4) How many people actually now this fact or even to look for it if they did?
I didn't until atc1225 mentioned that it was specific to the CZ/CJ. Also it depends on the configuration, if the doors were closed this feature would be even less obvious. Not many people look at the underside of the model. If the model was entered into a competition points won't be lost because the slots weren't cut out.
Option 1 would be applicable here, as a quick solution if the doors were closed as very little light would get into the wheel wells anyway.

Its a bit like your USAF F104 build, I wouldn't have known that the twin sidewinder configuration was not used by the USAF unless you mentioned it but its still a good model. Modelling allows for creative license, not everything needs to be rivet counter perfect.

Here is a direct example. Did anyone notice the slots were missing and does this take anything away from the model?

https://www.largescaleplanes.com/articles/article.php?aid=2581


Top
 Profile  
Reply with quote  
PostPosted: 15 Dec 2018, 06:31 
Offline

Joined: 31 Aug 2010, 15:01
Posts: 4372
Location: Centurion, Pretoria, SA
Marc, it all depends on the modeller and his/her passion about the subject matter. I love the Mirage III series and therefore spend the extra time making sure details are correct. I've cut the slots out on my CZ models in both 48th and 32nd scale. ScaleWorx kindly provided slotted resin doors for the BZ conversion in 48th. Demarcate the slot, use a pin vice to drill pilot holes and then finish off with a sharp blade.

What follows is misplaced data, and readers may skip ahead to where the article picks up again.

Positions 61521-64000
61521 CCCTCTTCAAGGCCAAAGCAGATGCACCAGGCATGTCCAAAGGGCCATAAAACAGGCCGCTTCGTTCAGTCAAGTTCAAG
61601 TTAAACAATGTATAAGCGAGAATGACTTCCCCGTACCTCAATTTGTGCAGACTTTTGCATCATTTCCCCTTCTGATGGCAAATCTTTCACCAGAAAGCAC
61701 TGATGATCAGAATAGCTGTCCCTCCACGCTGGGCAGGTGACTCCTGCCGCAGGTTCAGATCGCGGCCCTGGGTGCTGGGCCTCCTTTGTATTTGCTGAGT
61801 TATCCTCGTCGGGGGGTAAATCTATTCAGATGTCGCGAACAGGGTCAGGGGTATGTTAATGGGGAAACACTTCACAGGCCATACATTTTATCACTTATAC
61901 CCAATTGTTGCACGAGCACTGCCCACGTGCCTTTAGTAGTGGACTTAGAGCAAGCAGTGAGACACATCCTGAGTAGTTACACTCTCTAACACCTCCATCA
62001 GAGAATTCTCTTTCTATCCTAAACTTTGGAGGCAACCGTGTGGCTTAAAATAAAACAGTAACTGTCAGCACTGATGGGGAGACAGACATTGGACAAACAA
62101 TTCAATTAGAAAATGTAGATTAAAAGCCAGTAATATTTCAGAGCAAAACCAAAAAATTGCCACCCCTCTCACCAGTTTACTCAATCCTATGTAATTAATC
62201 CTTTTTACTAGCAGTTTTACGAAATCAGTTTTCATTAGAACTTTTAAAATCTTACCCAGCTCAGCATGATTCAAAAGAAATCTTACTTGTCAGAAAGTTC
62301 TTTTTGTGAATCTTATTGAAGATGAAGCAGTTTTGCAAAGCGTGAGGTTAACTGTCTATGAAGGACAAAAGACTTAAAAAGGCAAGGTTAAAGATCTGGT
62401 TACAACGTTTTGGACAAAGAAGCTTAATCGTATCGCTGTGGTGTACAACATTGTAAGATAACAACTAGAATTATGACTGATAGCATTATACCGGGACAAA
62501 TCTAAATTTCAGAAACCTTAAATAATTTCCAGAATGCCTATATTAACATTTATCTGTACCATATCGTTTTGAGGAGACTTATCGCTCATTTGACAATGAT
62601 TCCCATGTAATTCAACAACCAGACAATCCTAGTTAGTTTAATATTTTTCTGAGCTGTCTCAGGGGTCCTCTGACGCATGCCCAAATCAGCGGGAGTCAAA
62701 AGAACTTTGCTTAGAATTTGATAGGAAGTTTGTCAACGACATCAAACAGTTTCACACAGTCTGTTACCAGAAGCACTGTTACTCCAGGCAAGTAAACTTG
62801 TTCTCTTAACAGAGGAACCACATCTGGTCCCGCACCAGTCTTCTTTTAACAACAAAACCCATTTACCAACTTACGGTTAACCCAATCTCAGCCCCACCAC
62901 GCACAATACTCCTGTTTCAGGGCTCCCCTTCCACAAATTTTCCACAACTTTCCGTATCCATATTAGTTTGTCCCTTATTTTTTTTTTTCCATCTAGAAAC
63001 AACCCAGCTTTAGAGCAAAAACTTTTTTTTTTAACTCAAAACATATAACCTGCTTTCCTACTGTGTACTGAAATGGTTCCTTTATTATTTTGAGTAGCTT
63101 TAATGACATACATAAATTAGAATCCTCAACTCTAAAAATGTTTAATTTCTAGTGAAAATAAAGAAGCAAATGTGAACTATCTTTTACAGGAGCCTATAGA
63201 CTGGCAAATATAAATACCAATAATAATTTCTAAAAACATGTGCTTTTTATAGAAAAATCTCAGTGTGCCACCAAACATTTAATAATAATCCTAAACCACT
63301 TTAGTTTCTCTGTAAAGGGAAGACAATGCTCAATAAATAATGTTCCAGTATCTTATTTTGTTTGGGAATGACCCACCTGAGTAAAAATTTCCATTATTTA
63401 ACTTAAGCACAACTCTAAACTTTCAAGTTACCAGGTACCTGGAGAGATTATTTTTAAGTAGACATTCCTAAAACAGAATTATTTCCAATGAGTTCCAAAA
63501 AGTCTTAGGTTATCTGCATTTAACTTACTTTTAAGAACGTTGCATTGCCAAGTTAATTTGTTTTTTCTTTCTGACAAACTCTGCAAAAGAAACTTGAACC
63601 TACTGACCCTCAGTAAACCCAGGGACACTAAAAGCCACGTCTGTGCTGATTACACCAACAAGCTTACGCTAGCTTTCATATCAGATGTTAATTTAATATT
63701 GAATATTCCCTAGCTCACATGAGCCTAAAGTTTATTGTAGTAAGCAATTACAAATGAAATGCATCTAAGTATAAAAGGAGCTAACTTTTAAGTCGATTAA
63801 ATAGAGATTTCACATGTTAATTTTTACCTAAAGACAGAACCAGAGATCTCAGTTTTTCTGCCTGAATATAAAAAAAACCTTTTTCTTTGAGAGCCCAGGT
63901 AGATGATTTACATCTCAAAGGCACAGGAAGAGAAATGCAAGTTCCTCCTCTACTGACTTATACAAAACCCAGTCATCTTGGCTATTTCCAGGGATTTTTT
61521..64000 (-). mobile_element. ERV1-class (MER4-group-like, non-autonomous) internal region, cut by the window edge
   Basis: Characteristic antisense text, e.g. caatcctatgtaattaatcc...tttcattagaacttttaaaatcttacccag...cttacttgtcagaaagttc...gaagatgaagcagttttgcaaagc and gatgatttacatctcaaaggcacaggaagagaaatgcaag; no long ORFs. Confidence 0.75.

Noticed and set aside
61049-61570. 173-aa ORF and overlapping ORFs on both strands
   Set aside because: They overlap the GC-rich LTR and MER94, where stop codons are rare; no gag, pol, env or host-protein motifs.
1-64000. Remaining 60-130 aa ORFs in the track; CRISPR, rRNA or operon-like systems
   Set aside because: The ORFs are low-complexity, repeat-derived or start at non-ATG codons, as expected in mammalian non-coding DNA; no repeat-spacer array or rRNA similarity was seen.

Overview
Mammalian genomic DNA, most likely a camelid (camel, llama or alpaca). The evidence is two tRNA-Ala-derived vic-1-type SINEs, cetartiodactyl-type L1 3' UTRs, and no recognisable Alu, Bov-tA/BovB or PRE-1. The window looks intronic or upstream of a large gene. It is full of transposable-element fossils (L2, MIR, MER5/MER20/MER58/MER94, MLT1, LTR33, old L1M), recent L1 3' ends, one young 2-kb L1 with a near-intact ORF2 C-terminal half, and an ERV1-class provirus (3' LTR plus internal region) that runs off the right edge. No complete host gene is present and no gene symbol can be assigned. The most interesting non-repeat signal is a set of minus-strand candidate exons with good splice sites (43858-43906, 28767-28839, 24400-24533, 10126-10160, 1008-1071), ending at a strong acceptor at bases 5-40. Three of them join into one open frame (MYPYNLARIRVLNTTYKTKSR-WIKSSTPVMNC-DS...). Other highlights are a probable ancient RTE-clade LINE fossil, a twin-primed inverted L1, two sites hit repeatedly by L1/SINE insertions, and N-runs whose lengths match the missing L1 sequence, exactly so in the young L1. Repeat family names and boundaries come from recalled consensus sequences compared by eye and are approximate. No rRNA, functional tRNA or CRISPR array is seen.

In terms of accuracy for competitions, this may factor depending on the rules and judges' knowledge of the subject matter. However, based on our GRSM rules it doesn't matter as build and finish quality is all that counts. So under those rules, rather go with your option 1 or 4 instead of risking having a messed up hole which may detract from points.

Happy holidays :smt023


Top
 Profile  
Reply with quote  
PostPosted: 26 Dec 2018, 13:28 
Offline

Joined: 06 Aug 2010, 10:40
Posts: 159
Location: Namibia West Coast
Sorry guys, hope this is the last question #-o

I must say Eduard have done their home work on the decal placement on SAAF Mirages. My heart skipped a beat when I looked at the pictures on this website and realised that the ejection warning triangles were placed behind the intakes on most bare metal SAAF Mirages. I had placed mine in front of the cone as in Eduard's instructions on Mirage 814 "O". Low and behold there is a picture of a bare metal 814 in the gallery and the triangle is ahead of the cone as in Eduard's instuction. Seems that on 805 "E" and 814 "O" the triangle was placed in front of the intake cone =D>

My question is: Did the bottom airbrakes have a yellow rim around the red as on top or were they solid red?

Thanks for any help again guys,

Regards,
Pierre


Top
 Profile  
Reply with quote  
PostPosted: 27 Dec 2018, 17:22 
Offline

Joined: 31 Aug 2010, 15:01
Posts: 4372
Location: Centurion, Pretoria, SA
Hi Pierre.

IIICZ #813 at the War Museum in Joburg has the red with yellow trim on the lower airbrakes. Aircraft is in the later soft edge buff/green camo.

Hope this helps :smt023


Top
 Profile  
Reply with quote  
PostPosted: 13 Jan 2019, 14:10 
Offline

Joined: 06 Aug 2010, 10:40
Posts: 159
Location: Namibia West Coast
Thanks Mistral, I took a chance and did it with the yellow borders. Thanks for the help again.

Pierre


Top
 Profile  
Reply with quote  
Display posts from previous:  Sort by  
Post new topic Reply to topic  [ 12 posts ] 

All times are UTC + 2 hours


Who is online

Users browsing this forum: No registered users and 2 guests


You cannot post new topics in this forum
You cannot reply to topics in this forum
You cannot edit your posts in this forum
You cannot delete your posts in this forum

Search for:
Jump to:  
cron
Powered by phpBB® Forum Software © phpBB Group